Thought organization

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Thought organization (also known as fluid intelligence)[1] is defined as a state of mind in which one's ability to analyze and categorize conceptual information using a systematic and logical thought process is considerably increased.[2][3][4] It seemingly occurs through reducing thoughts which are unrelated or irrelevant to the topic at hand, therefore improving one's capacity for a structured and cohesive thought stream.[2][5] This effect also seems to allow the person to hold a greater amount of relevant information (as evidenced by language comprehension increases)[4] in their train of thought which can be useful for extended mental calculations, articulating ideas, and analyzing logical arguments.

Thought organization is often accompanied by other coinciding effects such as analysis enhancement and thought connectivity. It is most commonly induced under the influence of mild dosages of stimulant and nootropic compounds, such as amphetamine, methylphenidate, and Noopept. However, this effect can occur to a lesser extent under the influence of certain cannabis strains and spontaneously during psychedelic states. It is also worth noting that the same compounds which induce this mind state at light to moderate dosages can often result in the opposite effect of thought disorganization at heavier dosages.[3][5][6]

Psychoactive substances

Compounds within our psychoactive substance index which may cause this effect include:

Experience reports

Annectdotal reports which describe this effect with our experience index include:

See also

External links


  1. Diamond, Adele (2013). "Executive Functions". Annual Review of Psychology. 64 (1): 135–168. doi:10.1146/annurev-psych-113011-143750. ISSN 0066-4308.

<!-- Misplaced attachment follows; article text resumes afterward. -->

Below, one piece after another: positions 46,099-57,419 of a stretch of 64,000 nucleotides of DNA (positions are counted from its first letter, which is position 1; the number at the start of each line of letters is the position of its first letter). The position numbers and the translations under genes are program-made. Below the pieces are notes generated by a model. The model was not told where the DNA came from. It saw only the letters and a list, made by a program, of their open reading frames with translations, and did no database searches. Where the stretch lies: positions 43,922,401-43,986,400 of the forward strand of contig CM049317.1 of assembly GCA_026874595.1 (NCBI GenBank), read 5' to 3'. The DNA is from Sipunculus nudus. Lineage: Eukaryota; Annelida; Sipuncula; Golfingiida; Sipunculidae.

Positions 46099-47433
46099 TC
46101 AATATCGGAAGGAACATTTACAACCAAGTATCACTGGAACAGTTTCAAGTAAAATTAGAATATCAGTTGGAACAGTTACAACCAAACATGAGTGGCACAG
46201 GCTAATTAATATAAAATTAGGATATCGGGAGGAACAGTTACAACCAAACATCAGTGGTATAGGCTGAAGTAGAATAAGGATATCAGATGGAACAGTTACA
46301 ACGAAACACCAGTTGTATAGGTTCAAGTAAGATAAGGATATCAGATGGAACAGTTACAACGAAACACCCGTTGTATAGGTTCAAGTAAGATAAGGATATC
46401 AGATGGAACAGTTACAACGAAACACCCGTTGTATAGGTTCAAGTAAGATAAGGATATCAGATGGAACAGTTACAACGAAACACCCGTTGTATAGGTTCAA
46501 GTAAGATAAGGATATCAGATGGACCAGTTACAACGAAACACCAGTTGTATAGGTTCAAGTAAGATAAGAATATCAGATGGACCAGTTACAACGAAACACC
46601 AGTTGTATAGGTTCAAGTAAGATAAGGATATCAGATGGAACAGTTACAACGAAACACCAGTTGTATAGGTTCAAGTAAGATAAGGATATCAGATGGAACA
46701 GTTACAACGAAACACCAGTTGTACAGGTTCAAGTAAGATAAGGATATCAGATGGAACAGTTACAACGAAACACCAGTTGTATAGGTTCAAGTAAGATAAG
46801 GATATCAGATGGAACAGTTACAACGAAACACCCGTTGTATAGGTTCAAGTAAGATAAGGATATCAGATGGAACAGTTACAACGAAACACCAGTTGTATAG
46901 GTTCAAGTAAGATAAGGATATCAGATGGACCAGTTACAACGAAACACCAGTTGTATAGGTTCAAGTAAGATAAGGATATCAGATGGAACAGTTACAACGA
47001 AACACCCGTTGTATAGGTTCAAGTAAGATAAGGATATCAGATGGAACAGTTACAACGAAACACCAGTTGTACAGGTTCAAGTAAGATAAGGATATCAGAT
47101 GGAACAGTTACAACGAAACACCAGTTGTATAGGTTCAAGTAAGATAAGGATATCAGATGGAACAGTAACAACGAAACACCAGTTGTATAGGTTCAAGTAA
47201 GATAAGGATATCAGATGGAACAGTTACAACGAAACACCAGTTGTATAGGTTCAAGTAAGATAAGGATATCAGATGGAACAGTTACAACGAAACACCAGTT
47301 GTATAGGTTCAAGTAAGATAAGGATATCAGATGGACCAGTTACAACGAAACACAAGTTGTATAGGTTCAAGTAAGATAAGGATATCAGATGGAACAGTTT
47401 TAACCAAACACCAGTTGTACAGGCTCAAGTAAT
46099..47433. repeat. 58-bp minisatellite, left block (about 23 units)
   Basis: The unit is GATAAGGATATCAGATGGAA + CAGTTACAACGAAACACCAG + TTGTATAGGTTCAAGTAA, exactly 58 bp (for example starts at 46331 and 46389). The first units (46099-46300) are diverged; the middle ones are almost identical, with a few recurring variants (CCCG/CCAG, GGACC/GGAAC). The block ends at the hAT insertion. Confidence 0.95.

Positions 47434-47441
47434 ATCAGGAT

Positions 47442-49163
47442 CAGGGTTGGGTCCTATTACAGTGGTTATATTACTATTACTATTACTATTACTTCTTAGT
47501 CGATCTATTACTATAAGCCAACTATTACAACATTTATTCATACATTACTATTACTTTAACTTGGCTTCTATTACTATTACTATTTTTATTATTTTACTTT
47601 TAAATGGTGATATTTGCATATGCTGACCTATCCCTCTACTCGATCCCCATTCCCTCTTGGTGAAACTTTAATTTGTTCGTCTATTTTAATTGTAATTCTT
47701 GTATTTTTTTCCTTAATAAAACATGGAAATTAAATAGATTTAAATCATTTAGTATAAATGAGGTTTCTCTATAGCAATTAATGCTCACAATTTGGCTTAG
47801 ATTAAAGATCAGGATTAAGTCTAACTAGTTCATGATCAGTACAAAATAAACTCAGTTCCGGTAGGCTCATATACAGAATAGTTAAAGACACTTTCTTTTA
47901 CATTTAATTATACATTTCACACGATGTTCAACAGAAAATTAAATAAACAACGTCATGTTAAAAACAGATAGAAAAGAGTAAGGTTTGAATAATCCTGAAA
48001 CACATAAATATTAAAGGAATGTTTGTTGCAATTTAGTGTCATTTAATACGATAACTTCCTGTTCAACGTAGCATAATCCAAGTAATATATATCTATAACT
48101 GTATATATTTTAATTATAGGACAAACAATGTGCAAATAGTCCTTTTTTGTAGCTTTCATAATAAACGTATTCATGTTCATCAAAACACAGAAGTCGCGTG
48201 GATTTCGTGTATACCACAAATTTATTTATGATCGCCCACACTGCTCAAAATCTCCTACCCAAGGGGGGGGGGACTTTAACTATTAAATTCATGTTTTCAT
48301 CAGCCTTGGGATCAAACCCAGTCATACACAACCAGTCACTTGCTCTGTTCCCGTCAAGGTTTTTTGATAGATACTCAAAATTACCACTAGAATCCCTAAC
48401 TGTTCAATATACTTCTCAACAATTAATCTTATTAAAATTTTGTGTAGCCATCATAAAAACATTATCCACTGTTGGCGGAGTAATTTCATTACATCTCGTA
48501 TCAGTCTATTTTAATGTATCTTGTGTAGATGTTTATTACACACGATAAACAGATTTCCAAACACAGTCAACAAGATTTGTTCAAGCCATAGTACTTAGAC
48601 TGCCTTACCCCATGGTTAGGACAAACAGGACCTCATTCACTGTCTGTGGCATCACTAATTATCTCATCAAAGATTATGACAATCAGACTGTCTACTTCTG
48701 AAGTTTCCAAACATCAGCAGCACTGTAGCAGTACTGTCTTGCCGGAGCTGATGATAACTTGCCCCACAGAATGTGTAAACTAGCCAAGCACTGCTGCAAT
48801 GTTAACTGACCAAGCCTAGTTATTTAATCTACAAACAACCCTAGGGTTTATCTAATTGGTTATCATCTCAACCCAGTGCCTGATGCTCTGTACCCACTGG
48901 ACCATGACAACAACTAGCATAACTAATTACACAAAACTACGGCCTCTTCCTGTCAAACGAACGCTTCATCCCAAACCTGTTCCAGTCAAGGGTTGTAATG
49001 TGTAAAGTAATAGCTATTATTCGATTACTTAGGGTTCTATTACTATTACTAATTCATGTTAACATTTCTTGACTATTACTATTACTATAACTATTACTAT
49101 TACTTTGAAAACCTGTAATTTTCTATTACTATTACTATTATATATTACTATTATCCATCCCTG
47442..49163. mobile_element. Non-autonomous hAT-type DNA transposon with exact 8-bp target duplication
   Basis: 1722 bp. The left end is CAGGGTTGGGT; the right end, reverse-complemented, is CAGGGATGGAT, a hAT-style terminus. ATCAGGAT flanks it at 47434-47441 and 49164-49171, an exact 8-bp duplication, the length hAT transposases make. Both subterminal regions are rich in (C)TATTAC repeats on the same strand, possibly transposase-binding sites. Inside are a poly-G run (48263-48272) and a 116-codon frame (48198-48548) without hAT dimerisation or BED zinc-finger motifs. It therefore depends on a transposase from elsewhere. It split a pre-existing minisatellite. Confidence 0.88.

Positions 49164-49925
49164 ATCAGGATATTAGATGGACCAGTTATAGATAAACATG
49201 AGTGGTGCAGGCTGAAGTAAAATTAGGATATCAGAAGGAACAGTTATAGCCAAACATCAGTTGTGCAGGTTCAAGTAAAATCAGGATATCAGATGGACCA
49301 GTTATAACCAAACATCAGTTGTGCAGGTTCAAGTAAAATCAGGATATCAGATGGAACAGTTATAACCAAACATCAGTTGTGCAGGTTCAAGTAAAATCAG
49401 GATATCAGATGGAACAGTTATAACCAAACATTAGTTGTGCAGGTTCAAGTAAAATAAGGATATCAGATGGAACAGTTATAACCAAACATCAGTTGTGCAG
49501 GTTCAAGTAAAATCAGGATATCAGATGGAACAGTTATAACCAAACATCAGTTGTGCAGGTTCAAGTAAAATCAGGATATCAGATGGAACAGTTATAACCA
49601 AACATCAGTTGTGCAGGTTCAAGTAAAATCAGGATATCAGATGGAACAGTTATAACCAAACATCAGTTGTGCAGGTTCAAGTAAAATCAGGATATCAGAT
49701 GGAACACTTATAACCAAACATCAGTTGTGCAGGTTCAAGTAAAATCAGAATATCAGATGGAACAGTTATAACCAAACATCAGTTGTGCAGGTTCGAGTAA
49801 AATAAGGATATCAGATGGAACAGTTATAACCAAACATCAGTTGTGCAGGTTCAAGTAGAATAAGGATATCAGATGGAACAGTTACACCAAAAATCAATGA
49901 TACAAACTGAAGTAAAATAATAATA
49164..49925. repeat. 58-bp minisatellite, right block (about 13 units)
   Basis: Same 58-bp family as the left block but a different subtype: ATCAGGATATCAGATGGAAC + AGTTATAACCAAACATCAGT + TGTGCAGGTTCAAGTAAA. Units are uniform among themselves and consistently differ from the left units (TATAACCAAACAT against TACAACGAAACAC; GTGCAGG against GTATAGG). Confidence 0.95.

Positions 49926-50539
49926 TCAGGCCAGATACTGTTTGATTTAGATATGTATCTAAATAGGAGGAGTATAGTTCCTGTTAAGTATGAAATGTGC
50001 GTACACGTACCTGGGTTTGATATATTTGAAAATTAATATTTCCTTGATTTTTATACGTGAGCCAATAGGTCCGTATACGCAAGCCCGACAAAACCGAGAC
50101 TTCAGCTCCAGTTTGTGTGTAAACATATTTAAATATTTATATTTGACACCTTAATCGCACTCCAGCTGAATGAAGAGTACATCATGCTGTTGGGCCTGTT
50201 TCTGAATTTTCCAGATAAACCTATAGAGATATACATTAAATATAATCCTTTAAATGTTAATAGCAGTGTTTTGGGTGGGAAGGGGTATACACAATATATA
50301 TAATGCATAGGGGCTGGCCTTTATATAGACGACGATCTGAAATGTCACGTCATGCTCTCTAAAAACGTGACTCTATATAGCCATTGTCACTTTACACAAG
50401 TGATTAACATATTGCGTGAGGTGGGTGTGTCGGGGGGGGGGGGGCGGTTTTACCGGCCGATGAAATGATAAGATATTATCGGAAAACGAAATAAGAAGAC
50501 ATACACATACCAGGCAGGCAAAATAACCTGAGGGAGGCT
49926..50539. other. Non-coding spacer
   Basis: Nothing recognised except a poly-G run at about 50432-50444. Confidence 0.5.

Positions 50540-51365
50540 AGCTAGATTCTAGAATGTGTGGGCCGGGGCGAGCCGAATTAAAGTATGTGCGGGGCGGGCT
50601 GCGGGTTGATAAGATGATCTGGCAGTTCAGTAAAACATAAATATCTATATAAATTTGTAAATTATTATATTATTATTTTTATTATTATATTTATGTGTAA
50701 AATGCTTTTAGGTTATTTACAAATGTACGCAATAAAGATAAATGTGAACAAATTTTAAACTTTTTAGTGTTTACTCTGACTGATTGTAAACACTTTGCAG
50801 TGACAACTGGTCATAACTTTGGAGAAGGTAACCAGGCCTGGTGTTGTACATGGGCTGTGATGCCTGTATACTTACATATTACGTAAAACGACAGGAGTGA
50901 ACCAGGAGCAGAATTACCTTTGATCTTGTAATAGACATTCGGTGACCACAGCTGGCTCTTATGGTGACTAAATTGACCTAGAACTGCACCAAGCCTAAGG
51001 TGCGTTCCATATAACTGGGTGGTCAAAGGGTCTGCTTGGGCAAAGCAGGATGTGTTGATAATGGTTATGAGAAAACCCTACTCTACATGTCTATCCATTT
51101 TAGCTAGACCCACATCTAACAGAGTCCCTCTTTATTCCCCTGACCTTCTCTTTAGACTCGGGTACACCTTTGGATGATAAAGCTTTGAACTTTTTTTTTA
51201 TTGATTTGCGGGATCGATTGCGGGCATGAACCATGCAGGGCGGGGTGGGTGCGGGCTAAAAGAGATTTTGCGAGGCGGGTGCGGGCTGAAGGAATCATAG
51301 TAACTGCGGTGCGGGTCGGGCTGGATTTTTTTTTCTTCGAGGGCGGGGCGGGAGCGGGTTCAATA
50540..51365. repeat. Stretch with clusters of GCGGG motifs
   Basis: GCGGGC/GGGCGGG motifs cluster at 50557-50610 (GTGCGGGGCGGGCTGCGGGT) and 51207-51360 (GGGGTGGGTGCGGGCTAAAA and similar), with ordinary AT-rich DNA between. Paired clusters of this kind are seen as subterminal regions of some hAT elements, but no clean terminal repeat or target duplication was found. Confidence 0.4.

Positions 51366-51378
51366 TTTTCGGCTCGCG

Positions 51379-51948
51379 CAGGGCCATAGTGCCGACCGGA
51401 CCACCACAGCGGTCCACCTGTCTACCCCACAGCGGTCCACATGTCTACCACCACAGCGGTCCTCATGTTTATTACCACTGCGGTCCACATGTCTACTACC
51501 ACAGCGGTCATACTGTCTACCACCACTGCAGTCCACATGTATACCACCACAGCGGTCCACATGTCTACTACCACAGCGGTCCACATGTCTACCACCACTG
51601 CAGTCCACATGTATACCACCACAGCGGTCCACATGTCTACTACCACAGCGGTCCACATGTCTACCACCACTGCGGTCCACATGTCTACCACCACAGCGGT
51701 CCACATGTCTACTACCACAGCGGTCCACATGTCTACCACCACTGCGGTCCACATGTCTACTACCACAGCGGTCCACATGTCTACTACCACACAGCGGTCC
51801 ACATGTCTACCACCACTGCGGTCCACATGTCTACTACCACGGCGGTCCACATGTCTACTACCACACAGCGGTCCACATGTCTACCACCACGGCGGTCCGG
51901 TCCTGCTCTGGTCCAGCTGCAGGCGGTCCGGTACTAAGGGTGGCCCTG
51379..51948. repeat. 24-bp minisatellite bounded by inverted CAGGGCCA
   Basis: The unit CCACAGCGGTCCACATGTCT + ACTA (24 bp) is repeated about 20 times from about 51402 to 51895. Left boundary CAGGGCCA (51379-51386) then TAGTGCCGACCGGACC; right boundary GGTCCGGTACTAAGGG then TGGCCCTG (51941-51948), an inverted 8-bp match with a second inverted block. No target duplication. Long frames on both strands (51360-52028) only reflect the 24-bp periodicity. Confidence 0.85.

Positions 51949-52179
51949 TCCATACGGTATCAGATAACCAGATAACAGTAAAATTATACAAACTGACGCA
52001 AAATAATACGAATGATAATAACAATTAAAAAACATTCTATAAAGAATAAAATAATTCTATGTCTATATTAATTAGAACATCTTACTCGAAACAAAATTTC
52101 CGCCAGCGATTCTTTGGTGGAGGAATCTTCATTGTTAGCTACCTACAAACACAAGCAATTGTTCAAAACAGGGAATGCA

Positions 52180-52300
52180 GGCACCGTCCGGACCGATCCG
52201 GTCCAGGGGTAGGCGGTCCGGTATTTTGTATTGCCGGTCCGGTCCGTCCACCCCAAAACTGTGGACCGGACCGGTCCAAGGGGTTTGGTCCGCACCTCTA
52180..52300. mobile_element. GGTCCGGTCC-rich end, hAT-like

2. 2.0 2.1 Biederman, Joseph; Seidman, Larry J.; Petty, Carter R.; Fried, Ronna; Doyle, Alysa E.; Cohen, Daniel R.; Kenealy, Deborah C.; Faraone, Stephen V. (2008). "Effects of Stimulant Medication on Neuropsychological Functioning in Young Adults With Attention-Deficit/Hyperactivity Disorder". The Journal of Clinical Psychiatry. 69 (7): 1150–1156. doi:10.4088/JCP.v69n0715. ISSN 0160-6689. 
  3. 3.0 3.1 Gupta, B.S. (1977). "Dextroamphetamine and measures of intelligence". Intelligence. 1 (3): 274–280. doi:10.1016/0160-2896(77)90010-1. ISSN 0160-2896. 
  4. 4.0 4.1 Hellwig-Brida, Susanne; Daseking, Monika; Keller, Ferdinand; Petermann, Franz; Goldbeck, Lutz (2011). "Effects of Methylphenidate on Intelligence and Attention Components in Boys with Attention-Deficit/Hyperactivity Disorder". Journal of Child and Adolescent Psychopharmacology. 21 (3): 245–253. doi:10.1089/cap.2010.0041. ISSN 1044-5463. 
  5. 5.0 5.1 Arnsten, Amy F.T.; Li, Bao-Ming (2005). "Neurobiology of Executive Functions: Catecholamine Influences on Prefrontal Cortical Functions". Biological Psychiatry. 57 (11): 1377–1384. doi:10.1016/j.biopsych.2004.08.019. ISSN 0006-3223. 
  6. Lundqvist, T (2005). "Cognitive consequences of cannabis use: Comparison with abuse of stimulants and heroin with regard to attention, memory and executive functions". Pharmacology Biochemistry and Behavior. 81 (2): 319–330. doi:10.1016/j.pbb.2005.02.017. ISSN 0091-3057.